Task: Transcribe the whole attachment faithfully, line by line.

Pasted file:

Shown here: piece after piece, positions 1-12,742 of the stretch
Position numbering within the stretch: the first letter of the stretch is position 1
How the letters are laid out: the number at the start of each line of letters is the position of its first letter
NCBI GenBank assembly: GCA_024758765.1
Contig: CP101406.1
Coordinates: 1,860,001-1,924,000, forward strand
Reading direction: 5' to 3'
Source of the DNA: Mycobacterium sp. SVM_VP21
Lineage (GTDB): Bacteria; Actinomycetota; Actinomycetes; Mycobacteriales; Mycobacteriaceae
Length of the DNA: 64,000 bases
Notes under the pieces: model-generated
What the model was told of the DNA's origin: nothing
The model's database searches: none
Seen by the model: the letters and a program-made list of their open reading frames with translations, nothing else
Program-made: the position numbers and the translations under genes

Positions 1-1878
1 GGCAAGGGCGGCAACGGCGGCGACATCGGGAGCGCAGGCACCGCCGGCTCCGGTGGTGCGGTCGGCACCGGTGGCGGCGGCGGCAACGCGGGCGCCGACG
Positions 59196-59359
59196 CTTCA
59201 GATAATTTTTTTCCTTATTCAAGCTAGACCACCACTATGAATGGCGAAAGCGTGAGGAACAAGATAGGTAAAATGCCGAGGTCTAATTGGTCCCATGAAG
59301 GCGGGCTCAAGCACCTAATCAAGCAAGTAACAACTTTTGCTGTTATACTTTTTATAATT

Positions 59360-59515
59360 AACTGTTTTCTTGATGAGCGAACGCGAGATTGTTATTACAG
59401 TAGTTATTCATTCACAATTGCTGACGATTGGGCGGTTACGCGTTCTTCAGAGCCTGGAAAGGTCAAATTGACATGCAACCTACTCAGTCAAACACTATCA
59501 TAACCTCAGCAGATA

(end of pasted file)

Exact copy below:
Shown here: piece after piece, positions 1-12,742 of the stretch
Position numbering within the stretch: the first letter of the stretch is position 1
How the letters are laid out: the number at the start of each line of letters is the position of its first letter
NCBI GenBank assembly: GCA_024758765.1
Contig: CP101406.1
Coordinates: 1,860,001-1,924,000, forward strand
Reading direction: 5' to 3'
Source of the DNA: Mycobacterium sp. SVM_VP21
Lineage (GTDB): Bacteria; Actinomycetota; Actinomycetes; Mycobacteriales; Mycobacteriaceae
Length of the DNA: 64,000 bases
Notes under the pieces: model-generated
What the model was told of the DNA's origin: nothing
The model's database searches: none
Seen by the model: the letters and a program-made list of their open reading frames with translations, nothing else
Program-made: the position numbers and the translations under genes

Positions 1-1878
1 GGCAAGGGCGGCAACGGCGGCGACATCGGGAGCGCAGGCACCGCCGGCTCCGGTGGTGCGGTCGGCACCGGTGGCGGCGGCGGCAACGCGGGCGCCGACG
Positions 59196-59359
59196 CTTCA
59201 GATAATTTTTTTCCTTATTCAAGCTAGACCACCACTATGAATGGCGAAAGCGTGAGGAACAAGATAGGTAAAATGCCGAGGTCTAATTGGTCCCATGAAG
59301 GCGGGCTCAAGCACCTAATCAAGCAAGTAACAACTTTTGCTGTTATACTTTTTATAATT

Positions 59360-59515
59360 AACTGTTTTCTTGATGAGCGAACGCGAGATTGTTATTACAG
59401 TAGTTATTCATTCACAATTGCTGACGATTGGGCGGTTACGCGTTCTTCAGAGCCTGGAAAGGTCAAATTGACATGCAACCTACTCAGTCAAACACTATCA
59501 TAACCTCAGCAGATA